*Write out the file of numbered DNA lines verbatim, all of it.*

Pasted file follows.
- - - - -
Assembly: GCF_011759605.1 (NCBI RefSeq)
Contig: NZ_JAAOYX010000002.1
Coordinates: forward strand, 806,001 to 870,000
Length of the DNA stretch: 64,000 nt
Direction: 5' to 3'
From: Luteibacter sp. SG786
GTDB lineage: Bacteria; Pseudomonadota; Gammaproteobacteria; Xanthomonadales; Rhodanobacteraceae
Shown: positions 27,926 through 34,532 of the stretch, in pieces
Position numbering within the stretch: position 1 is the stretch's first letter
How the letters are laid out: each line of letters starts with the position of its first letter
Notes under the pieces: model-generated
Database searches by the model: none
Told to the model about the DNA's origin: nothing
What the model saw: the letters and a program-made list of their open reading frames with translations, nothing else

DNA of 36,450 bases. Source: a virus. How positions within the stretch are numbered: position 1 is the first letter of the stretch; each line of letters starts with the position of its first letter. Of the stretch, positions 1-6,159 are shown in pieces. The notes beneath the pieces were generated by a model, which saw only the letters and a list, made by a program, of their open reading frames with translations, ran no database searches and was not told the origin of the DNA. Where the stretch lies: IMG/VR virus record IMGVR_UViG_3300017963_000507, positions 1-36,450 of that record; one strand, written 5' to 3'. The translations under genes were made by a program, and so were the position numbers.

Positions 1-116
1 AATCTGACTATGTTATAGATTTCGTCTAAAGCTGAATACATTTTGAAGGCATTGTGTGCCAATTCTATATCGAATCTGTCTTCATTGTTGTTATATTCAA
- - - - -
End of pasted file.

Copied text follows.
Assembly: GCF_011759605.1 (NCBI RefSeq)
Contig: NZ_JAAOYX010000002.1
Coordinates: forward strand, 806,001 to 870,000
Length of the DNA stretch: 64,000 nt
Direction: 5' to 3'
From: Luteibacter sp. SG786
GTDB lineage: Bacteria; Pseudomonadota; Gammaproteobacteria; Xanthomonadales; Rhodanobacteraceae
Shown: positions 27,926 through 34,532 of the stretch, in pieces
Position numbering within the stretch: position 1 is the stretch's first letter
How the letters are laid out: each line of letters starts with the position of its first letter
Notes under the pieces: model-generated
Database searches by the model: none
Told to the model about the DNA's origin: nothing
What the model saw: the letters and a program-made list of their open reading frames with translations, nothing else

DNA of 36,450 bases. Source: a virus. How positions within the stretch are numbered: position 1 is the first letter of the stretch; each line of letters starts with the position of its first letter. Of the stretch, positions 1-6,159 are shown in pieces. The notes beneath the pieces were generated by a model, which saw only the letters and a list, made by a program, of their open reading frames with translations, ran no database searches and was not told the origin of the DNA. Where the stretch lies: IMG/VR virus record IMGVR_UViG_3300017963_000507, positions 1-36,450 of that record; one strand, written 5' to 3'. The translations under genes were made by a program, and so were the position numbers.

Positions 1-116
1 AATCTGACTATGTTATAGATTTCGTCTAAAGCTGAATACATTTTGAAGGCATTGTGTGCCAATTCTATATCGAATCTGTCTTCATTGTTGTTATATTCAA